An organization that provides long-term solutions for Canada’s homeless population may have found a practical use for the hundreds of century homes left abandoned across the GTA.
Raising the Roof’s “Reside” program is hoping to give the properties new life while also providing affordable housing for those struggling to find a permanent place to live.
“I see potential. I think you have to see beyond the boards on the windows,” said Michael Braithwaite, CEO of Raising the Roof. “There’s thousands of these across Canada. It’s very scalable.”
The houses are all in different stages of disrepair. The search is on now for the perfect five homes to take part in the pilot project.
“We have a number of vacant homes in Markham. So I think if we have the partner that’s willing to put the work in to renovate and restore the house and then we can put a tenant in, I think it’s a win-win for both parties,” said Markham Ward 4 councillor Karen Rea.
The hope is that developers, government and local municipalities and organizations like the Toronto Region Conservation Authority will donate the properties or provide long-term lease agreements for the buildings at a price of just $1 for 10 to 20 years. The buildings could then be renovated and managed by non-profit organizations.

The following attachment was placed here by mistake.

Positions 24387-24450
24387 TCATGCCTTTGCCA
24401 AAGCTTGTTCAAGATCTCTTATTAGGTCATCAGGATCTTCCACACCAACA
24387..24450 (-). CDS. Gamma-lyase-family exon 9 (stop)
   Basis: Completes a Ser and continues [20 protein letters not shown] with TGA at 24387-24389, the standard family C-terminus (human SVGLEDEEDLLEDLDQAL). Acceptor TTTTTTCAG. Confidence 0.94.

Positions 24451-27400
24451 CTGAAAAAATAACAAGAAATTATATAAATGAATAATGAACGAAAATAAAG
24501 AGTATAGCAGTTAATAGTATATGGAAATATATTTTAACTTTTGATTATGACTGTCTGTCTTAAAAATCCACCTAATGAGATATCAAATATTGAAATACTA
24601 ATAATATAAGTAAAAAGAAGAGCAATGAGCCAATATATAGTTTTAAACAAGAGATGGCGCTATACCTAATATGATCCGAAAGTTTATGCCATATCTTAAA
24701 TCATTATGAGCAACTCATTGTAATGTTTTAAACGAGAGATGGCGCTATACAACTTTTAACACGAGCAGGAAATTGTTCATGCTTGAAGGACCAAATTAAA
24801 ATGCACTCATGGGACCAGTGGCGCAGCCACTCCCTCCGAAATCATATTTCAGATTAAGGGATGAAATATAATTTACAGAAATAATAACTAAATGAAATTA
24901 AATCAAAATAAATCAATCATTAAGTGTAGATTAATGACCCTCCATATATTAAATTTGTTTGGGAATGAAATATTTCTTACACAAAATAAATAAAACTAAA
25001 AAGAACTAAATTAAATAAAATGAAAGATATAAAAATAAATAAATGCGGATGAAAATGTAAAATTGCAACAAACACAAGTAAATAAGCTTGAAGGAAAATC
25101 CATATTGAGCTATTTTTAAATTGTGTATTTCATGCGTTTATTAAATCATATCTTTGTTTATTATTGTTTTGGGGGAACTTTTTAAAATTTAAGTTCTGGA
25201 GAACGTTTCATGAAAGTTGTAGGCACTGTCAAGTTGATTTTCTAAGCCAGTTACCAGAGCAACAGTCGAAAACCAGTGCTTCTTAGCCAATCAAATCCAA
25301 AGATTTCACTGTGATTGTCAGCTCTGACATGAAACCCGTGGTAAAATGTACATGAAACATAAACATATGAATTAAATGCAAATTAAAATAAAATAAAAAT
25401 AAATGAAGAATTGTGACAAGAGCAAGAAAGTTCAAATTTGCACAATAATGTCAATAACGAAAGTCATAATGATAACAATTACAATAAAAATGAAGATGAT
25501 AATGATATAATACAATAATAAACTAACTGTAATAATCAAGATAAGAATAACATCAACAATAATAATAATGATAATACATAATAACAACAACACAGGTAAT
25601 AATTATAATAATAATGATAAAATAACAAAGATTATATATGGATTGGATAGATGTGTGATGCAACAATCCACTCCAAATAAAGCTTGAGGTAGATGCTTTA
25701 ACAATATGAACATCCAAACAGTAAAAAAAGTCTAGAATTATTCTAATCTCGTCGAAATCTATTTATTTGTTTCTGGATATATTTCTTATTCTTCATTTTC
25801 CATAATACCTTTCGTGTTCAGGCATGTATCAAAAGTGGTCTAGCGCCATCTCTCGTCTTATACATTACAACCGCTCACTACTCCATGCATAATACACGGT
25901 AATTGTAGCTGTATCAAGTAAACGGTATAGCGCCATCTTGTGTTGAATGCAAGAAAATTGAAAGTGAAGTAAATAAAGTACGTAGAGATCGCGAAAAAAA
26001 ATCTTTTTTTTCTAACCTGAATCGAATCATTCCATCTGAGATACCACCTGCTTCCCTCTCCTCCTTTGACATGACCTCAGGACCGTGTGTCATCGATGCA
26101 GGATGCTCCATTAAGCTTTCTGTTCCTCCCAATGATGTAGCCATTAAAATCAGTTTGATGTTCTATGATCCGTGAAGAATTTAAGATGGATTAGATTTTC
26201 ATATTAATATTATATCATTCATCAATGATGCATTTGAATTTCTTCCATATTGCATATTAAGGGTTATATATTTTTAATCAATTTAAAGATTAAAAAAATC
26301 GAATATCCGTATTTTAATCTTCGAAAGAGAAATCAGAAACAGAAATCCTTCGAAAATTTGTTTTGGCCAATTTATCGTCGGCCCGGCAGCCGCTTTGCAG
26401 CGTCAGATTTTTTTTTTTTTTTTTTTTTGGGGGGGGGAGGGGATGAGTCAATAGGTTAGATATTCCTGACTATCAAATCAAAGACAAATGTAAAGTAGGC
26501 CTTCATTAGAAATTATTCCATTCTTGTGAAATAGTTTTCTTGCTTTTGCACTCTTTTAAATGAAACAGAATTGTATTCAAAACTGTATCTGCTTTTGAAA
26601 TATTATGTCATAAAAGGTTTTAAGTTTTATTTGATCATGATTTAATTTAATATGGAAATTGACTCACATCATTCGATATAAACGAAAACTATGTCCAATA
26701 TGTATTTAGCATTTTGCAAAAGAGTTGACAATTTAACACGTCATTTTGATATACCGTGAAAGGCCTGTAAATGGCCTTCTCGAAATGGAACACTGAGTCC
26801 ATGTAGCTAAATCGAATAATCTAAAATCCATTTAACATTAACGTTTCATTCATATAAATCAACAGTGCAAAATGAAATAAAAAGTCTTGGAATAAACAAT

“Why not invest a little bit of money in those and use it for a social purpose and also maintain the asset and make everyone happy?” asks Braithwaite.
The project wouldn’t only provide affordable housing – it would also create work for vulnerable young people. Project organizers are hoping to put together a crew of marginalized unemployed youth to carry out the renovations.
“There’s a group called ‘Building Up’ – an amazing group that would come in, they’d hire youth to work with their contractors to do the renos. So you’re doing two things with that one project,” said Braithwaite.
The current plan involves identifying five houses somewhere in the GTA and getting renovation work started on at least one of the homes in the near future. The ultimate goal is to have the first group of residents move in by the spring.
Browse the photo gallery below for a look at two of homes under consideration for the project.